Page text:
Cows were not meant to be 24/7 milk machines and the consequences of this unnatural practice are inflammation or infection of the mammary gland and udder tissue, mastitis. Pus cells and blood contaminate the milk and the cows have to be treated with constant rounds of antibiotics. Cows that are treated with the recombinant bovine growth hormone (rBGH) have even more frequent udder infections and consequently more antibiotics, making them weaker and even more prone to infection.
Somatic cells are predominantly white blood cells, AKA leukocytes, which are normally present in milk. The Somatic Cell Count (SCC) is an indicator of milk quality. The presence of 200,000 somatic cells per ml is an indication of infection of the udder. The higher the SCC, the lower the quality of the milk. The U.S. legal limit is 750,000 somatic cells per ml, whereas in most of Europe, Australia and New Zealand the limit is 400,000 cells per ml. No wonder milk has to be pasteurised! Pasteurisation however doesn’t remove the hormones and cells, it simply heats the milk to the point of killing all the germs (and enzymes).
Dr. T. Colin Campbell, the Jacob Gould Schurman Professor Emeritus of Nutritional Biochemistry in the Division of Nutritional Sciences, and one of the most distinguished researchers on nutrition in the world, found in his studies that by lowering the amounts of casein (milk protein) fed to rats, they were able to “turn off” the growth of cancer cells. According to these laboratory tests, diets with a 20% protein diet promoted the development of cancer, whereas a 5% protein diet actually stopped the cancer in its tracks.
“We’ve discovered that cow’s milk protein at reasonable levels of intake markedly promotes experimental cancer growth.” - Dr. T. Colin Campbell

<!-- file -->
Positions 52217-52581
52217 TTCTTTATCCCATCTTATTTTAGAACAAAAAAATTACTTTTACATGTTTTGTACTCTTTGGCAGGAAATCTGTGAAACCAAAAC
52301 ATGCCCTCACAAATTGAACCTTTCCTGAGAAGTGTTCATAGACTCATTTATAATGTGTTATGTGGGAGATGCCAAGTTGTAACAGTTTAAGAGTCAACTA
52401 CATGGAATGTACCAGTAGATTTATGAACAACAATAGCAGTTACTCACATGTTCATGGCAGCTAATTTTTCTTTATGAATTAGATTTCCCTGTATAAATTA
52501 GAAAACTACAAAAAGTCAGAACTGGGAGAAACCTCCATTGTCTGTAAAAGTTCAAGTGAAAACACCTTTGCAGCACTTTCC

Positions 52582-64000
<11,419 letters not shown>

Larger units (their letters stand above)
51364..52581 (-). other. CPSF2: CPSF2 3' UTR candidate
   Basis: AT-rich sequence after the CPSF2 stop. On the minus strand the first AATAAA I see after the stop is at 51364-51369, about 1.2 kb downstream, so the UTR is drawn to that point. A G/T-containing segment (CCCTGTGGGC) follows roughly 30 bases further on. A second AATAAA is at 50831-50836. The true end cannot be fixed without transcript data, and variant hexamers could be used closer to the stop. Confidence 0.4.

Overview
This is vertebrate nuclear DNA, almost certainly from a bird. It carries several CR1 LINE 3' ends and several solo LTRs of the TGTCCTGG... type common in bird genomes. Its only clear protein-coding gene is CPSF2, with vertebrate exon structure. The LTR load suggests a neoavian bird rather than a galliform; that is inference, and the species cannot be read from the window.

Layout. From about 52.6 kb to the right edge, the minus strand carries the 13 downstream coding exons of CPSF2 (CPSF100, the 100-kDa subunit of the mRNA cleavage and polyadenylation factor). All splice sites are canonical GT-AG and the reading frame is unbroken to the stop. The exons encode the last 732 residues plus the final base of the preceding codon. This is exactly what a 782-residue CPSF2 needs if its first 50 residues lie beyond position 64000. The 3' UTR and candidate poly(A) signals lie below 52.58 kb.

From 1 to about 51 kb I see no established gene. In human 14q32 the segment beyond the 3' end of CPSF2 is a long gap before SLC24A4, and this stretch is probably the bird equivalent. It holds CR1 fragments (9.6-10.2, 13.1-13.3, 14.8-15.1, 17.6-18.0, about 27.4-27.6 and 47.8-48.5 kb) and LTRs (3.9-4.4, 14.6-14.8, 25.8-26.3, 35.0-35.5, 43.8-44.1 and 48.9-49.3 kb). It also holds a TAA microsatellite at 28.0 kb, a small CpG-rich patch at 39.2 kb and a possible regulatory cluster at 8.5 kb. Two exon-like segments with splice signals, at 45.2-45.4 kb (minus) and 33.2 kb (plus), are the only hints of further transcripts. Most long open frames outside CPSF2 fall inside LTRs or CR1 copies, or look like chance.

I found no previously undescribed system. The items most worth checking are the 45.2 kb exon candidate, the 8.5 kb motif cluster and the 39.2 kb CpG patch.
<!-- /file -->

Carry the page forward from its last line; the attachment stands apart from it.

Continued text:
So now we come to calcium, often the main reason that we drink milk, even though we may have heard of the pus, antibiotics and hormones…. I must say, one of my first concerns when transitioning to a meat and dairy-free diet was calcium. I had seen the devastating effects of osteoporosis in the women of my family, and in my late 30s I had already received the diagnosis of osteoarthritis, so I felt compelled to learn more. Ignorance is definitely not bliss.
The multi-billion dollar dairy industry continues to move heaven and earth to promote milk as THE ESSENTIAL calcium-rich food for everyone of every age, from young children to post-menopausal women.
It would seem that if we don’t drink milk then we have no other place to turn for calcium and we’re destined to a life of fractures and hip replacements. Ask anyone the question, “Where do you find calcium?” and the answer will almost always be “milk”. It’s what we learnt at school and what our doctors tell us.
The dairy industry says that we need to drink milk in order to have strong bones and avoid osteoporosis in later life. Why is it then that there is more osteoporosis in countries that consume more milk and less where they consume little or no dairy? It doesn’t make sense. The large amounts of milk and dairy that I personally consumed in my life certainly didn’t help my bones.
Studies have shown that rather than help protect us against bone fractures, milk and dairy consumption will likely not have any positive effect at all. More studies here & here.
A study was carried out measuring the bone density of two groups of women; 105 Mahayana Buddhist nuns (vegan) and 105 omnivorous women, same average age, height and weight. The results: “The median intake of dietary calcium was lower in vegans compared to omnivores, however, there was no significant correlation between dietary calcium and BMD (bone mineral density).”
The conclusion: “These results suggest that, although vegans have much lower intakes of dietary calcium and protein than omnivores, veganism does not have adverse effect on bone mineral density and does not alter body composition.”
So what can we do to protect our bones?
First of all, USE THEM.
We often think of bones as dry, hard things, but that couldn’t be further than the truth. Bones are living organs and they are supposed to be used. Not only will regular exercise and weight-bearing exercises strengthen them, it is one of the most important factors in bone health. Our modern lifestyle tends to be anti-bone strengthening and pro-bone weakening. We spend too much time sitting around inside an office, car, school or home, eating and drinking foods that are robbing our bones of calcium.
Processed foods, excess salt, fast foods, sodas are all ‘calcium thieves’, so avoid them if you want to protect your bones.
And finally…..the question I am asked all the time…..